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Michael Williams [126]Michael Stuart Williams [9]Michael C. Williams [5]Michael A. Williams [3]
Michael J. Williams [3]Michael Allen Williams [2]Michael de Courcy Williams [1]Michael Courcy Williams [1]

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  1.  87
    Expressivism, Pragmatism and Representationalism.Huw Price, Simon Blackburn, Robert Brandom, Paul Horwich & Michael Williams - 2013 - Burlington, VT: Cambridge University Press. Edited by Simon Blackburn, Robert Brandom, Paul Horwich & Michael Williams.
    Pragmatists have traditionally been enemies of representationalism but friends of naturalism, when naturalism is understood to pertain to human subjects, in the sense of Hume and Nietzsche. In this volume Huw Price presents his distinctive version of this traditional combination, as delivered in his René Descartes Lectures at Tilburg University in 2008. Price contrasts his view with other contemporary forms of philosophical naturalism, comparing it with other pragmatist and neo-pragmatist views such as those of Robert Brandom and Simon Blackburn. Linking (...)
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  2. Problems of Knowledge: A Critical Introduction to Epistemology.Michael Williams - 2001 - Oxford University Press.
    In this exciting and original introduction to epistemology, Michael Williams explains and criticizes traditional philosophical theories of the nature, limits, methods, possibility, and value of knowing. All the main contemporary perspectives are explored and questioned, and the author's own theories put forward, making this new book essential reading for anyone, beginner or specialist, concerned with the philosophy of knowledge.
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  3. Unnatural doubts: epistemological realism and the basis of scepticism.Michael Williams - 1991 - Cambridge, USA: Blackwell.
    In Unnatural Doubts, Michael Williams constructs a masterly polemic against the very idea of epistemology, as traditionally conceived.
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  4.  63
    Groundless belief: an essay on the possibility of epistemology.Michael Williams - 1977 - New Haven: Yale University Press.
    Inspired by the work of Wilfrid Sellars, Michael Williams launches an all-out attack on what he calls "phenomenalism," the idea that our knowledge of the world rests on a perceptual or experiential foundation.
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  5.  16
    Philosophy and the Mirror of Nature: Thirtieth-Anniversary Edition.Richard Rorty, Michael Williams & David Bromwich - 2008 - Princeton University Press.
    When it first appeared in 1979, Philosophy and the Mirror of Nature hit the philosophical world like a bombshell. In it, Richard Rorty argued that, beginning in the seventeenth century, philosophers developed an unhealthy obsession with the notion of representation: comparing the mind to a mirror that reflects reality. Rorty's book is a powerful critique of this imagery and the tradition of thought that it spawned. Thirty years later, the book remains a must-read and stands as a classic of twentieth-century (...)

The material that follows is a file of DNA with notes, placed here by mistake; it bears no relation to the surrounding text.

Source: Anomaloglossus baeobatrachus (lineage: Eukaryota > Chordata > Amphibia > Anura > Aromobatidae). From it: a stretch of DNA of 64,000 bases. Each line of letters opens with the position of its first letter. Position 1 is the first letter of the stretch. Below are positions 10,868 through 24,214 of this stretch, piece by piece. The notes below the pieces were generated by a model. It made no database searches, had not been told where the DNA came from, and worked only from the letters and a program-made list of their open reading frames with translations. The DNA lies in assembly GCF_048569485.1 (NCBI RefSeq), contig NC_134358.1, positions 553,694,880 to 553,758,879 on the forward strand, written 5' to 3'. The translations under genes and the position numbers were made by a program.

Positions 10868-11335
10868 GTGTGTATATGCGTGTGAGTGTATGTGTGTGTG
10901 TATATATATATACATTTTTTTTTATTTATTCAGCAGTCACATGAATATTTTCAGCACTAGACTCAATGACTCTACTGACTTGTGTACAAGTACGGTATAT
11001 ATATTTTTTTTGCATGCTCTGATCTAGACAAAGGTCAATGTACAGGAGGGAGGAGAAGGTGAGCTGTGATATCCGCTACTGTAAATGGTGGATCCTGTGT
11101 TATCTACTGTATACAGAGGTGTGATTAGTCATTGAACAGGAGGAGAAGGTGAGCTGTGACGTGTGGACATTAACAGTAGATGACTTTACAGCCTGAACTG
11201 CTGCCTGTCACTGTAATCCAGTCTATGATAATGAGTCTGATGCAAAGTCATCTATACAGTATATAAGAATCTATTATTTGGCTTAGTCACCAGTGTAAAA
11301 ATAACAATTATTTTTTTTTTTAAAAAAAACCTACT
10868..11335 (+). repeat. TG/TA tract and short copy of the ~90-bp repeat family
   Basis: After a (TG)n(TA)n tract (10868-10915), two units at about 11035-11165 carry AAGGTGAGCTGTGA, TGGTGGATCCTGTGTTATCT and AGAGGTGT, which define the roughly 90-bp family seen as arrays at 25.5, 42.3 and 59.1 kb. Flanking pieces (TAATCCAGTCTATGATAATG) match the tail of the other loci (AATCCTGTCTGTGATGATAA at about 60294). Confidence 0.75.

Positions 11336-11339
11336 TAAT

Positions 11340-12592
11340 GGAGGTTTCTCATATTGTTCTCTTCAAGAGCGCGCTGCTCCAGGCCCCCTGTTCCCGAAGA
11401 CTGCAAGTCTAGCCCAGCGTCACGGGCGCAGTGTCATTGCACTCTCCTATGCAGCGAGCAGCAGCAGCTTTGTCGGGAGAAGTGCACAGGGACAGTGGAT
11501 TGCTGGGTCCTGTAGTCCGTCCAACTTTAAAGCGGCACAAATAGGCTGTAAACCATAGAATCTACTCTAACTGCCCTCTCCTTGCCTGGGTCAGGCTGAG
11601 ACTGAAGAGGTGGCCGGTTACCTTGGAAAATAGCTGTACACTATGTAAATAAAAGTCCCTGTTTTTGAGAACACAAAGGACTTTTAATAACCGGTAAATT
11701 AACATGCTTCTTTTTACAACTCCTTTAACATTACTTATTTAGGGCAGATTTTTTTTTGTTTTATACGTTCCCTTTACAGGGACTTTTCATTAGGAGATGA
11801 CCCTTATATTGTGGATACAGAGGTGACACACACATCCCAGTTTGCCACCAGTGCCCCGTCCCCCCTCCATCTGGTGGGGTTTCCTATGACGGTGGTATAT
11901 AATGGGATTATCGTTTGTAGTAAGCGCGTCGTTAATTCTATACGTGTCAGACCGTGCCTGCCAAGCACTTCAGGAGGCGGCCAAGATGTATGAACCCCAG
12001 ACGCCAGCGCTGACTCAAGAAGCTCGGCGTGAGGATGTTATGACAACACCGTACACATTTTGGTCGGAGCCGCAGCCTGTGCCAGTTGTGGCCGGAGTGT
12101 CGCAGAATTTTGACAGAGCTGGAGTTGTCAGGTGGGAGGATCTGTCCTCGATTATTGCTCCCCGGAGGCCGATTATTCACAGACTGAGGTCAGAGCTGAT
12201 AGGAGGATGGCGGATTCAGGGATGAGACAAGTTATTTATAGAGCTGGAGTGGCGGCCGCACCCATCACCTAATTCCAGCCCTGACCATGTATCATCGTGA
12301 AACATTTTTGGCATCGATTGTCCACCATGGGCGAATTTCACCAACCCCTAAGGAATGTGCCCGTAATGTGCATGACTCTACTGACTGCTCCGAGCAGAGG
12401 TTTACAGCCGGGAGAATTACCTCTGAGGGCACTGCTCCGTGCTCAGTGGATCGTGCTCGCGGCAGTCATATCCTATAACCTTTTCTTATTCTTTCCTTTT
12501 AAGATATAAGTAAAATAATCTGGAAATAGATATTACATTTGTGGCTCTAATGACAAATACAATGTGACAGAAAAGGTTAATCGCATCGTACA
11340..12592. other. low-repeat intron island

6. Unnatural Doubts.Michael Williams - 1994 - Noûs 28 (4):533-547.
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  7. Unnatural Doubts: Epistemological Realism and the Basis of Scepticism.Michael Williams - 1993 - Philosophy 68 (263):110-112.
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  8. Why (Wittgensteinian) Contextualism Is Not Relativism.Michael Williams - 2007 - Episteme 4 (1):93-114.
    This article distinguishes Wittgensteinian contextualism from epistemic relativism. The latter involves the view that a belief ’s status as justified depends on the believer’s epistemic system, as well as the view that no system is superior to another. It emerges from the thought that we must rely, circularly, on our epistemic system to determine whether any belief is justified. Contextualism, by contrast, emerges from the thought that we need not answer a skeptical challenge to a belief unless there is good (...)
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  9. Problems of Knowledge: A Critical Introduction to Epistemology.Michael Williams - 2003 - Philosophical Quarterly 53 (211):292-295.
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  10. Meaning and deflationary truth.Michael Williams - 1999 - Journal of Philosophy 96 (11):545-564.
  11. Problems of Knowledge. A Critical Introduction to Epistemology.Michael Williams - 2002 - Erkenntnis 57 (1):126-132.
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  12.  66
    Truth and Objectivity.Michael Williams - 1995 - Philosophical Review 104 (1):145.
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  13.  24